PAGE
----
Pretty much everyone has an oven at home. It’s perfect for cooking and heating up meals. The world of industry has taken things up a level when it comes to ovens. They can be larger, more powerful, and serve a host of different uses. But why would a manufacturing business or medical supplier decide to have one? Let’s find out.
They Are Designed for a Purpose
Every business’s needs and factory sizes are going to be different. These ovens can be a perfect fit for industrial applications because they are custom-made. People may desire walk-in ovens, specialized cabinets, or lab ovens. They can be either electric or gas-fired, depending on requirements. Some ovens even run on fuel oil, steam, UV rays, or hot water.
Uses for the Automotive Industry
Direct gas ovens will cost a company more than an electric one, but its running costs will be cheaper. If a manufacturer wants to cure coatings on steel, they can use this oven.
It will also have an application for making car parts, including brake linings and brake pads. These ovens also have uses for the manufacturing of other friction materials such as suspension and interior components, plus the actual engine.
Uses for the Pharmaceutical Industry
Drying ovens are used to heat treat metals. This is for the extrusion process. The procedure involves heating material and keeping it in that environment for a specific amount of time. The cooling process then follows, during which time the hot air leaves via the exhaust and cool (ambient) air is introduced.
Pharmaceutical companies use drying ovens to sterilize medical equipment, instruments, and glassware. This is to remove viruses, bacteria, and microbes. The ovens are ideally heated to 160 degrees C, with the items kept inside for between 45 minutes and one hour. Gravity convection ovens are known to destroy any microbiological contaminants found in laboratory equipment.
Manufacturing ovens can also bake the coating onto tablets. The use of an oxidizer can ensure that the excess chemicals and waste are removed from this coating too.
Forensic labs use specially adapted vacuum ovens to help develop fingerprints. Other businesses use them for temperature testing and conducting incubating temperature-sensitive experiments.
When Mass Production Is Required
Conveyor ovens are also called continuous ovens. This is because there is not just one chamber that heats materials, and needs to cool down again. Instead, there is both a heating and a cooling chamber for moving the products around. They give consistent results and are perfect for being incorporated into an assembly or production line within a factory.
Continuous ovens can be used at different speeds, and the manufacturing industry uses them for drying, stress relieving, annealing (increasing inductility), curing, bonding, preheating, tempering, and forming.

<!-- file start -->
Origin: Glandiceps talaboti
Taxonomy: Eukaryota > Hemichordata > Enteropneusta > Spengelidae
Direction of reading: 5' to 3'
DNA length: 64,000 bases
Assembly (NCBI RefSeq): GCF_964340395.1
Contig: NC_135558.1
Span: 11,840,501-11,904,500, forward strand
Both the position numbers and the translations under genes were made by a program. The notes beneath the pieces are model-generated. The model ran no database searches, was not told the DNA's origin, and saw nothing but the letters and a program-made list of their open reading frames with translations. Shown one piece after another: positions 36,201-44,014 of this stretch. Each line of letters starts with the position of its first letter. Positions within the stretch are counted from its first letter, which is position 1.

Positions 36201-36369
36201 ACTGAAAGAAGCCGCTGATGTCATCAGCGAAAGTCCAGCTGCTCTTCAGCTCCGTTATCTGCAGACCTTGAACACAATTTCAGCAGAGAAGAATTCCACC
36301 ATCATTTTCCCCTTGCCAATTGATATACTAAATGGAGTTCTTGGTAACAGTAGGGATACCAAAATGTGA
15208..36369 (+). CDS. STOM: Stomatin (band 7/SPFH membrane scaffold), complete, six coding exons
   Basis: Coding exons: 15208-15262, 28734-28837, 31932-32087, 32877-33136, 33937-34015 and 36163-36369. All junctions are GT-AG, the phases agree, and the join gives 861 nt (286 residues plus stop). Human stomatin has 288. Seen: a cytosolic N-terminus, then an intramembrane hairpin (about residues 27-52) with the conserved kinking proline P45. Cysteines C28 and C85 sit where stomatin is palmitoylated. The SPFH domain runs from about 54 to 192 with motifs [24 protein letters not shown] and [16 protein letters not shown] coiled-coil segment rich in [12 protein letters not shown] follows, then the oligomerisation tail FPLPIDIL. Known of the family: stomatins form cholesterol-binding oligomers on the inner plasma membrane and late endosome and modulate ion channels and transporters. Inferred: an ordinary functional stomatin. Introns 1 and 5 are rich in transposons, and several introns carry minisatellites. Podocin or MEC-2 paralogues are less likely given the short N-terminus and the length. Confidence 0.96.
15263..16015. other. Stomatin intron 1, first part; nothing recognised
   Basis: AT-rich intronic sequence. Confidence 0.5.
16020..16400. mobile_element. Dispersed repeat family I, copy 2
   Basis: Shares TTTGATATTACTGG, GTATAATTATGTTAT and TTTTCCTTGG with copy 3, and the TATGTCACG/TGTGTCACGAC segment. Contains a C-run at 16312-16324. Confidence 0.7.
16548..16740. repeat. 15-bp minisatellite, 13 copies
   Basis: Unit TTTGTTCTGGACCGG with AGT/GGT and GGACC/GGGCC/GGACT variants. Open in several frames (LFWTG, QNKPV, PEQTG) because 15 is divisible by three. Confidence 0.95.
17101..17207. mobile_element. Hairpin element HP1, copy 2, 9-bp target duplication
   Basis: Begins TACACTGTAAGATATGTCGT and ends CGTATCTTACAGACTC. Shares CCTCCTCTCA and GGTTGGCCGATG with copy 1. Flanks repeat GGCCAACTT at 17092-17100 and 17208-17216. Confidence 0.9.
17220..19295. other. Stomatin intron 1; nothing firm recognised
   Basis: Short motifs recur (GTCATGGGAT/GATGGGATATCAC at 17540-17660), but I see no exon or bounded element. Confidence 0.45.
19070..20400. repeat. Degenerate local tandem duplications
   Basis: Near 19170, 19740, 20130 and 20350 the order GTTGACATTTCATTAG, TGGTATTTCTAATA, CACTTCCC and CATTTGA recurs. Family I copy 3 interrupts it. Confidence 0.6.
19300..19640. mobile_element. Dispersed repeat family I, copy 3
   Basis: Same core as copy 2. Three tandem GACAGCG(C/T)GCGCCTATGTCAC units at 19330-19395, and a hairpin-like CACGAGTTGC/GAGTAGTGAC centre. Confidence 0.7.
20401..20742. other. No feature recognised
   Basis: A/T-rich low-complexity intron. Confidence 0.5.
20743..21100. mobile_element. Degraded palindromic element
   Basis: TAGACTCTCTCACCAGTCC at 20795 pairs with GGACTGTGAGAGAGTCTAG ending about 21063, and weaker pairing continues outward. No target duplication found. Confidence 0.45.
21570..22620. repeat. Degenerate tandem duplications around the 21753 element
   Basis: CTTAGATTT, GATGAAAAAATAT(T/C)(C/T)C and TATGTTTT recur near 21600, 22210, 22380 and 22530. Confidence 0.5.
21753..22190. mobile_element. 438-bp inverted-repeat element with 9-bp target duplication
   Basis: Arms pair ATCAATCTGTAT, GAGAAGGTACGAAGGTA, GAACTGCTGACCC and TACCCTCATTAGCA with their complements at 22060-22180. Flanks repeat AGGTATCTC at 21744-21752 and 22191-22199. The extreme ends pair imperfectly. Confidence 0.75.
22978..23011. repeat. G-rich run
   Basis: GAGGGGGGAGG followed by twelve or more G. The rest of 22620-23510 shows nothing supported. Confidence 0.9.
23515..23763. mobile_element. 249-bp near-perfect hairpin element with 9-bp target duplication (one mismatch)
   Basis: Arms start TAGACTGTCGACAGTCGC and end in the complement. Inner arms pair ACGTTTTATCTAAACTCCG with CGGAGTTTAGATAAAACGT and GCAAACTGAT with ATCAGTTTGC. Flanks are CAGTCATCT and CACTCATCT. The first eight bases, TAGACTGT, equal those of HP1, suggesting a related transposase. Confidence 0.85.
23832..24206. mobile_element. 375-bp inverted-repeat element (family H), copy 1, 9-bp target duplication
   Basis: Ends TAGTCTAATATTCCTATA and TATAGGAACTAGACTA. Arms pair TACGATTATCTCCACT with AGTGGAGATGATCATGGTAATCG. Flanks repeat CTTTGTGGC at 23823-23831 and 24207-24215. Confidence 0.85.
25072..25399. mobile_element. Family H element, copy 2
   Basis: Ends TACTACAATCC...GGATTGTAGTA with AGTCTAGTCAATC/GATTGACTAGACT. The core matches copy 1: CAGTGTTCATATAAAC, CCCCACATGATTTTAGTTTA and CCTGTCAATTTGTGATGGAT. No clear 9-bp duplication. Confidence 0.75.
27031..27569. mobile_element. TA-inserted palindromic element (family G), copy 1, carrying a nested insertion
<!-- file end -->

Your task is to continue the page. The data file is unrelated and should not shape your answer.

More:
When Batch Production Is Required
Batch ovens can be small or large. Companies can choose if they want a walk-in oven or benchtop version. There are different ways to insert the materials, ranging from carts and racks to trucks. Each batch will receive identical treatment within the oven.
They are multi-use like the conveyor ovens, helping with annealing, curing, drying, and aging.
When Food Production Is Required
Companies specializing in both normal and packaged food production use baking ovens to increase productivity.
Tunnel ovens are used to bake products. They can be placed on the pan or on the hearth. Products can be cooked both quickly and continuously. They can be fired by direct or indirect gas, and such ovens are also used by the automobile industry.
When Pre-Treating and Painting Is Required
Curing ovens are used to make paint or powder bond with the metal. They can go as high as 800 degrees F (426 degrees C), which speeds up the whole process.
Some metals, rubber, or plastics are put in curing ovens to harden them up. Adhesives and coatings can also receive this treatment.
Heat Treatment, Burn-In Testing, and Sintering Purposes
Heat treatment can address stress relief (i.e. structure, thermal, and residual aspects) in metals. Brittleness can be reduced and metal can be tempered.
When electrical circuits need assessment, they will need burn-in testing. This will be both static and dynamic. It can be used on electronic devices and integrated circuitry.
The process of sintering changes the composition of the metal, making it both stronger and denser. An example is when heat treating Teflon coated pipes and pipe fittings.
Environmental laboratories use industry ovens to dry specimens and calculate their moisture content. They do this by weighing the items both before and after the process.
As we have seen, industrial ovens have many applications. They range from solder strength testing in circuit boards to making cars or sterilizing medical equipment. The legal specifications are strongly enforced, so it’s important to meet these requirements at all times.
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